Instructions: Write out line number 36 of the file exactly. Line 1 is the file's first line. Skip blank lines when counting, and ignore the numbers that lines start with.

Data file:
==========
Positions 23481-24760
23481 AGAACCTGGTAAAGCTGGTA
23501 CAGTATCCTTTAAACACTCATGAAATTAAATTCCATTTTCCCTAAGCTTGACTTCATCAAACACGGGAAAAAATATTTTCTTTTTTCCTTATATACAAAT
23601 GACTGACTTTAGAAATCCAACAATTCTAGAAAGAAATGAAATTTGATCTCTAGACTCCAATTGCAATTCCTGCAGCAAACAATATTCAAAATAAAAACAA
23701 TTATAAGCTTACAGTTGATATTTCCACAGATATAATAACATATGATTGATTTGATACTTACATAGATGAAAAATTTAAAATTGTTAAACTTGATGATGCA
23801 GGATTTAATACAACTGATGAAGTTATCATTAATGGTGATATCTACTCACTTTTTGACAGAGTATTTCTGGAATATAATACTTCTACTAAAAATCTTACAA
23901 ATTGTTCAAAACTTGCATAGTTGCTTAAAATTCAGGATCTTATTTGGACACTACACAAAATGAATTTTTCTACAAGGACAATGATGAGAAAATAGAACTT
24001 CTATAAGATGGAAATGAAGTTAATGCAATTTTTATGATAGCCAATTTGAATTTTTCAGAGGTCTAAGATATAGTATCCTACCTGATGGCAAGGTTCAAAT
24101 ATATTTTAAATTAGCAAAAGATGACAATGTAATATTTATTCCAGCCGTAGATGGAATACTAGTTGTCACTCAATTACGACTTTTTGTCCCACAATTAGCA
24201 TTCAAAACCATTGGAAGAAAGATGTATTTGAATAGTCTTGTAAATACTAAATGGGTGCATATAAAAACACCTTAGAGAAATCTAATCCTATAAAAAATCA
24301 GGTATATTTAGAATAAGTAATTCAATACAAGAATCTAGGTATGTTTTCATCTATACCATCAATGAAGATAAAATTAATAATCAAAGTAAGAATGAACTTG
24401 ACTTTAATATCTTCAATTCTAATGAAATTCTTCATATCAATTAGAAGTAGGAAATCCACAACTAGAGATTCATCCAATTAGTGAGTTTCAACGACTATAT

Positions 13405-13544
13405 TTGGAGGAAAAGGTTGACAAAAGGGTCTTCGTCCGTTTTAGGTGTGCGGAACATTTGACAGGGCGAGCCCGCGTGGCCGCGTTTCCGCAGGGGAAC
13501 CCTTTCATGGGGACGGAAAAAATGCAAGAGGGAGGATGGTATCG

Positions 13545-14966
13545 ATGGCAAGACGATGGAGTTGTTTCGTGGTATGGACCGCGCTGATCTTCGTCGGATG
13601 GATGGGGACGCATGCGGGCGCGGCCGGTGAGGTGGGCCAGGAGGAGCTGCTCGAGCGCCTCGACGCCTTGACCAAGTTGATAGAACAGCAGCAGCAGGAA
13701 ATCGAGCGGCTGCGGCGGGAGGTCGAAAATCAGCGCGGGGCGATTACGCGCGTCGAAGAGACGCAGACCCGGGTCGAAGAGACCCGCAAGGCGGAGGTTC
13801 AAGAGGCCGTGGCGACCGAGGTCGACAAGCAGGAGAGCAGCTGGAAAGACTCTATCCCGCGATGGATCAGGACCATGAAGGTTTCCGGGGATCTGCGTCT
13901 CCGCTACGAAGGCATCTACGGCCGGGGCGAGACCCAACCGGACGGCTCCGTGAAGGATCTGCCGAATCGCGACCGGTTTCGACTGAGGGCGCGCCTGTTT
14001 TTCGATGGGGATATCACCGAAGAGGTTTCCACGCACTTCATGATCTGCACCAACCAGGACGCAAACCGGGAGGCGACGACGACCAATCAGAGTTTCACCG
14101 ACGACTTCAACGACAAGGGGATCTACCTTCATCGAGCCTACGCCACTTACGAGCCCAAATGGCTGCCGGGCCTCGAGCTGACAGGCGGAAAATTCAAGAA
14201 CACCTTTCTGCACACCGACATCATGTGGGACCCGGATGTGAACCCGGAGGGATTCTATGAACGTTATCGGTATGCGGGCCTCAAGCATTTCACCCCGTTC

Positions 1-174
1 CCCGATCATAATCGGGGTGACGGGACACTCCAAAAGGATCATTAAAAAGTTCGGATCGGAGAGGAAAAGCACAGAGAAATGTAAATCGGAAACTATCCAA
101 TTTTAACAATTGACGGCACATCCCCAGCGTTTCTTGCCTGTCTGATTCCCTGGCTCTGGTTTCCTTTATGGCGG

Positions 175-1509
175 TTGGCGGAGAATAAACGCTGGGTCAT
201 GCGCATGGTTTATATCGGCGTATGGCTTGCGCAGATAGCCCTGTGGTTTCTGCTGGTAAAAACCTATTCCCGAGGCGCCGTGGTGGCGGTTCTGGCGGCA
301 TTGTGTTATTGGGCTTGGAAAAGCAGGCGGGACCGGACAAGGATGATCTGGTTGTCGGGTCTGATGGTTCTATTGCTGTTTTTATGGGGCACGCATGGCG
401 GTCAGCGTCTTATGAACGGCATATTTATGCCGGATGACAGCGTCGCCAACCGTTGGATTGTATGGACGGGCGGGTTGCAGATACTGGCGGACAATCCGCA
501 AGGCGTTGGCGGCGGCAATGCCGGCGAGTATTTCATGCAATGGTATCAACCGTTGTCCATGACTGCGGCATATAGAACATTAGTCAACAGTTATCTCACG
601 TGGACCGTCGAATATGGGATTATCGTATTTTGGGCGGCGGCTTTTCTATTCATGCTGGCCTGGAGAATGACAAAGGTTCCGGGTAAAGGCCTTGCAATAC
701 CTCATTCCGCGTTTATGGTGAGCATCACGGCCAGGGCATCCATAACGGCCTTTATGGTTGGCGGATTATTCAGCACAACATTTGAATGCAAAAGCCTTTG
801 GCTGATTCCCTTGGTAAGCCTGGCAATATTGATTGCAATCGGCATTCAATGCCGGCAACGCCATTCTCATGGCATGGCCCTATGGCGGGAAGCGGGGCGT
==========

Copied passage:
801 GCTGATTCCCTTGGTAAGCCTGGCAATATTGATTGCAATCGGCATTCAATGCCGGCAACGCCATTCTCATGGCATGGCCCTATGGCGGGAAGCGGGGCGT